On Tuesday the Tea Party scored electoral wins for Republicans. But it may not be Republican sentiment driving the movement – it may be a libertarian surge.
We make a great mistake if we believe tonight that these results somehow are an embrace of the Republican party. What they are is a second chance. a second chance for Republicans to be what they said they were going to be not so long ago.
-Marco Rubio in his acceptance speech. view view>
The problem for Libertarians (large “L”) is the public is not self-consciously aware the label describes their views. The CATO Institute found that 48% of attendees at the Virginia Tea Party Convention held libertarian views. Zogby polls have found that 44% of Americans hold “fiscally conservative, socially liberal, also known as libertarian” views and the number increases to 59% by simply dropping the line “also known as libertarian.”
So what is a libertarian, and how do I know if I am one?
You are a libertarian if you believe in limited government and liberty of individuals including freedom of religion, speech, press, assembly, and free markets.
A traditional liberal view
A liberal takes exception to assembly and free markets. They may believe regulation and tarrifs are necessary in trade. They may wish to enforce rules upon the types of associations one can make, at least certain associations such as corporations, political groups, or clubs with exclusion rules. They believe it is the role of government to pursue an equal and fair distribution of wealth.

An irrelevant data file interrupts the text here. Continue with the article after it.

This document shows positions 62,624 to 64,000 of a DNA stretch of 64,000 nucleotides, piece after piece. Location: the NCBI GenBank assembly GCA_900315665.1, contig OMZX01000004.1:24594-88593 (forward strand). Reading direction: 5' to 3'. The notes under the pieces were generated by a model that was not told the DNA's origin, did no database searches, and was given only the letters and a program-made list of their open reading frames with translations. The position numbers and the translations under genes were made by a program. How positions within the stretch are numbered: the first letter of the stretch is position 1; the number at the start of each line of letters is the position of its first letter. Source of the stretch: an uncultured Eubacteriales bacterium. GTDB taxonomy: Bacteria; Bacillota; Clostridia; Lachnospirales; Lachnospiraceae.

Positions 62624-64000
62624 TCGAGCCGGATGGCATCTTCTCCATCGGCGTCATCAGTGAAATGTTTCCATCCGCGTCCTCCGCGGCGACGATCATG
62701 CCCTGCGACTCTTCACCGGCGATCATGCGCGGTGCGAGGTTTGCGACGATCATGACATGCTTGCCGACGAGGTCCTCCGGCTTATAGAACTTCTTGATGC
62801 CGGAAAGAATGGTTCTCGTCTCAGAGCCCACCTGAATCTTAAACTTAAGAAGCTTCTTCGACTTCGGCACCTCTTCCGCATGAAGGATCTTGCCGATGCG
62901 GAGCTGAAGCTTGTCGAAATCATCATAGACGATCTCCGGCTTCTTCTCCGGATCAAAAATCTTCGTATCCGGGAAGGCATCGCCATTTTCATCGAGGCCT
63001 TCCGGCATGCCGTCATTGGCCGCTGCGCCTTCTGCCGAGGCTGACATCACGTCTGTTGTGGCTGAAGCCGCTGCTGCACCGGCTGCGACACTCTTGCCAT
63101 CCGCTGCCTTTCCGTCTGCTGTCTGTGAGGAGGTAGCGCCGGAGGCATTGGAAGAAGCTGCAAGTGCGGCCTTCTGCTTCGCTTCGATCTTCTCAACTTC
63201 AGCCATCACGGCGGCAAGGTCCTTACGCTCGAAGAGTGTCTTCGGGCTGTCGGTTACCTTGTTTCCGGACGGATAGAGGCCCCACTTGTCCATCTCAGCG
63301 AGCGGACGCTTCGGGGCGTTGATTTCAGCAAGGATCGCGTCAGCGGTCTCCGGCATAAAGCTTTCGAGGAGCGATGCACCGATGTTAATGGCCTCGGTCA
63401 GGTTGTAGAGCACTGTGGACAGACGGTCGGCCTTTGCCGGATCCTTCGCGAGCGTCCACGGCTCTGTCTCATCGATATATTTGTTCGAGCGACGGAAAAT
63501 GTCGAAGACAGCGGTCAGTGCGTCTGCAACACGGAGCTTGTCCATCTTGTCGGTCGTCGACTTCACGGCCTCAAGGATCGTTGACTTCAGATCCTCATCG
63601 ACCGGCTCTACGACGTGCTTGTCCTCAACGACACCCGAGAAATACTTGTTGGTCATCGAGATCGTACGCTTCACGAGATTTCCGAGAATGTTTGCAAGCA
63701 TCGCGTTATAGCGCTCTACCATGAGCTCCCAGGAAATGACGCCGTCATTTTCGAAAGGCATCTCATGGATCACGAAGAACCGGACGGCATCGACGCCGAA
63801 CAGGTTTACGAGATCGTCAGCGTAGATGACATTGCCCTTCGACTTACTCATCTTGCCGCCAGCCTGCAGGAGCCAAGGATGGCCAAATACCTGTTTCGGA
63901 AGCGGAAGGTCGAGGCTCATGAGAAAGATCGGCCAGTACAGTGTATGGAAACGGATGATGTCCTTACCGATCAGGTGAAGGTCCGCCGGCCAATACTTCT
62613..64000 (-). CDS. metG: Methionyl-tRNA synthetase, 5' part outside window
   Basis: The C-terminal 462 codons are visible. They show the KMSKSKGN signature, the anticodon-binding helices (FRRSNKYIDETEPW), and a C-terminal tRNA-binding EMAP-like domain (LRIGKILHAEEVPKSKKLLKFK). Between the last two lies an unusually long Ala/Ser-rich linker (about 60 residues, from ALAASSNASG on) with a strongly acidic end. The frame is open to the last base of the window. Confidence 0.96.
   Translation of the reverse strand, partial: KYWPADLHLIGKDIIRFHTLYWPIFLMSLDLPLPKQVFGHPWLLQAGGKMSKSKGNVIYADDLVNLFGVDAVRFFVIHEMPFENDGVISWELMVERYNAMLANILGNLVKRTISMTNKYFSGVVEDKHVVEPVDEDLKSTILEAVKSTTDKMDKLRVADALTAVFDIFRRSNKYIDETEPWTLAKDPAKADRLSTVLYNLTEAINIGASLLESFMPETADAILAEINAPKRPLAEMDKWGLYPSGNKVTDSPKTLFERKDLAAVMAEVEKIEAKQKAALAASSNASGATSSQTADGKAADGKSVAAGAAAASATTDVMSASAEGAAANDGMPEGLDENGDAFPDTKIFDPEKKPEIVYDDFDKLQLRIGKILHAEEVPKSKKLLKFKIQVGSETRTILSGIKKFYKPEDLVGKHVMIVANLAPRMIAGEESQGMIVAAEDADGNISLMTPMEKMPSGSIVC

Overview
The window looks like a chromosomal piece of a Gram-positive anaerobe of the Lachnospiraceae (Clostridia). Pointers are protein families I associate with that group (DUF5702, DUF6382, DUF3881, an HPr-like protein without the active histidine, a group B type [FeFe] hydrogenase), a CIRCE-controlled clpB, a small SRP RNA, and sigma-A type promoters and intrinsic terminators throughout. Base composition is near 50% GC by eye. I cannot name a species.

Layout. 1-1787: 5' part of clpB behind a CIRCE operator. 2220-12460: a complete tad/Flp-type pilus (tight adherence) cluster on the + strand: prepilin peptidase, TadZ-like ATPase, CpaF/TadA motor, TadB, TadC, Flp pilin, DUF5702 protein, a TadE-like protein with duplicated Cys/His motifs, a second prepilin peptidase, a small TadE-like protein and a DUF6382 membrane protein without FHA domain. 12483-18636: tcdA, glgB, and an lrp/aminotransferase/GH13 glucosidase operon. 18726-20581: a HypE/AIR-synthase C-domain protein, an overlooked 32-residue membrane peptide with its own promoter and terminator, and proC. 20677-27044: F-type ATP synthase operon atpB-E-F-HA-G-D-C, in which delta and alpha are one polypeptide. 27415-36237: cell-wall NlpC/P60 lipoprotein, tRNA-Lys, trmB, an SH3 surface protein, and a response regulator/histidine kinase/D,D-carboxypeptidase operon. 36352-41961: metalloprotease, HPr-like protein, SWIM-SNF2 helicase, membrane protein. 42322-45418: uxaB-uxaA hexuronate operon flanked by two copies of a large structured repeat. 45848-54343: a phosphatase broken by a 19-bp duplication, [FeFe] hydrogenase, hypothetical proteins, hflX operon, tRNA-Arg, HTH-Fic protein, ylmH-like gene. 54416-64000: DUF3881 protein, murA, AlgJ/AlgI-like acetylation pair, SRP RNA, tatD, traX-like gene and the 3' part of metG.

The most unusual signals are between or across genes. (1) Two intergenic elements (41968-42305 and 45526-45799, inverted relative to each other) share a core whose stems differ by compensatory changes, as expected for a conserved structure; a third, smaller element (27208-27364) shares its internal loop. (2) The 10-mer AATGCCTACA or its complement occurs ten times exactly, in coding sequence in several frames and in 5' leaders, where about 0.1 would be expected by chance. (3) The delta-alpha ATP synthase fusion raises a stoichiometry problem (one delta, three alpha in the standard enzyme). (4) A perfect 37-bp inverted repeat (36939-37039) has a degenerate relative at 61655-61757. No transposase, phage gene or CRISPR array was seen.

A traditional conservative view
Conservatives have exceptions for religion, speech, and press. They traditionally believe social norms should be regulated by the government. A conservative approach might favor government controlling substances and societal ills. They may be willing to curtail certain forms of speech and press either for the sake of security or in protection of a particular type of life.
A libertarian view
A libertarian may personally believe in the same end goals as a liberal or a conservative, but they do not believe government has the ability to best achieve the solution nor the right to do so. Government exists to protect liberty and contract.
In reality “fiscally conservative, socially liberal” is terribly misleading and a better way to think is in terms of a 2 dimensional plane rather than a 1 dimensional left-right scale. Libertarianism is north, marxism (where the state controls all aspects of life) would be south. So if “fiscally conservative” brings to mind the farm bill, corporate bailouts, etc” or if “socially liberal” brings to mind anti-god curriculums, climate control, etc – remember that these are all on the marxist end of the spectrum and the libertarian end would not have the government involved.
What does this mean practically? If you just want government out of your life – you are a libertarian. If you want government to promote your agenda, you are conservative, liberal, or marxist.
But I’m uncomfortable about…
What about murder, rape, abortion, monopolies? Well, the far north pole is really anarchy. Not many are anarchists, not many are Hitler or Stalin on the south end. You can have a handful of issues where you want government involvement and still fall in the libertarian quadrant. The distinction lies in your general and primary principles.
We’ve all got a little libertarian inside of us. Where do you think you fall on the scale?